Outsider

by living-glass

My life was inadvertent — I could feel it.

It always began with whispers, intense gazes and vague hand movements; their language was alien to me, but we donned the same cloth. 

I remained pensive as I turned away from their surreptitious, hidden laughters; my head on the edges of the table, my nerves galvanising  my system, my voice tied to the looser ends of my tattered shoes. 

I was the girl, I was that person.

This impelled me to run, and in my mind I was running across the Seven Seas; the lushest and most verdant African plains, or high up to the incessant whiffs of clouds. 

And in a microscopic breath of a moment, 

Gravity decided to ram me back, head-first, into the core of this measely Earth.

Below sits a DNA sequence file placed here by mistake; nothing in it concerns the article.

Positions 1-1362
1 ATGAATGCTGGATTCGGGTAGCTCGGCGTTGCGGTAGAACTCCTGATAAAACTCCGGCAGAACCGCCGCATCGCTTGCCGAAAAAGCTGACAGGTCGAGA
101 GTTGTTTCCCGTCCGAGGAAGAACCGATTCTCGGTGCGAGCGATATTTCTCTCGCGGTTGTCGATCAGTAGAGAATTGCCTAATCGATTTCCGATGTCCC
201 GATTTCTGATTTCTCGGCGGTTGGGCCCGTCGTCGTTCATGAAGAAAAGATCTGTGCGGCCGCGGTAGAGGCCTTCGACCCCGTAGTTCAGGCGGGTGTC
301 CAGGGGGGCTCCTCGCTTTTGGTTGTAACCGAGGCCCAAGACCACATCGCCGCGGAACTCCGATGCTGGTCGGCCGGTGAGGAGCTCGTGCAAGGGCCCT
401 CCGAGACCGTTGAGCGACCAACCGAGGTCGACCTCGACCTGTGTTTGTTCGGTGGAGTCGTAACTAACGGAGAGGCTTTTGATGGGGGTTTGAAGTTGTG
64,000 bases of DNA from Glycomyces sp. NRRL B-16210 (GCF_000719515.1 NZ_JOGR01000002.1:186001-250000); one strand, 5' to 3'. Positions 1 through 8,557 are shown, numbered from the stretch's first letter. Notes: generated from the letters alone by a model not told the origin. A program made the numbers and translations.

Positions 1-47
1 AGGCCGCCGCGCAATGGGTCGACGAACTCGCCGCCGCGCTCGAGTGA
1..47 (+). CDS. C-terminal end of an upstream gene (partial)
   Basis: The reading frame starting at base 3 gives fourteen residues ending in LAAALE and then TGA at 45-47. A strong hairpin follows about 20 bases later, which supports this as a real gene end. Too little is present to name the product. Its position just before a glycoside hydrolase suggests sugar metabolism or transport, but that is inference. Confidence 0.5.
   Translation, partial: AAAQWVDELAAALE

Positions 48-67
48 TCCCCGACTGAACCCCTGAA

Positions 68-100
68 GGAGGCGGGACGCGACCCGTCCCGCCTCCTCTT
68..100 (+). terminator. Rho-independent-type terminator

And in a microscopic breath of a moment,

I was reminded of the ornery whites and their preposterous postulations; I was reminded of the scent of scarlet red and pastel yellow that trailed behind me as I meandered across corridors; I was reminded of the ghastly mask I am obligated to stitch on the outline of my jaw; I was reminded of the exoteric barbs and insolence that I was slapped across with; I was reminded of the scars that I had to willingly stamp on my forehead and on the nape of my neck as my chest was exposed; I was reminded of the mountains I could not mount and the hills that I could; 

And in that micrscopic breath of a moment,

I was reminded of everything else that I wasn’t. 


The colour of your skin does not define the validation of your existence or the extent of your beauty; self-worth — treasure that.

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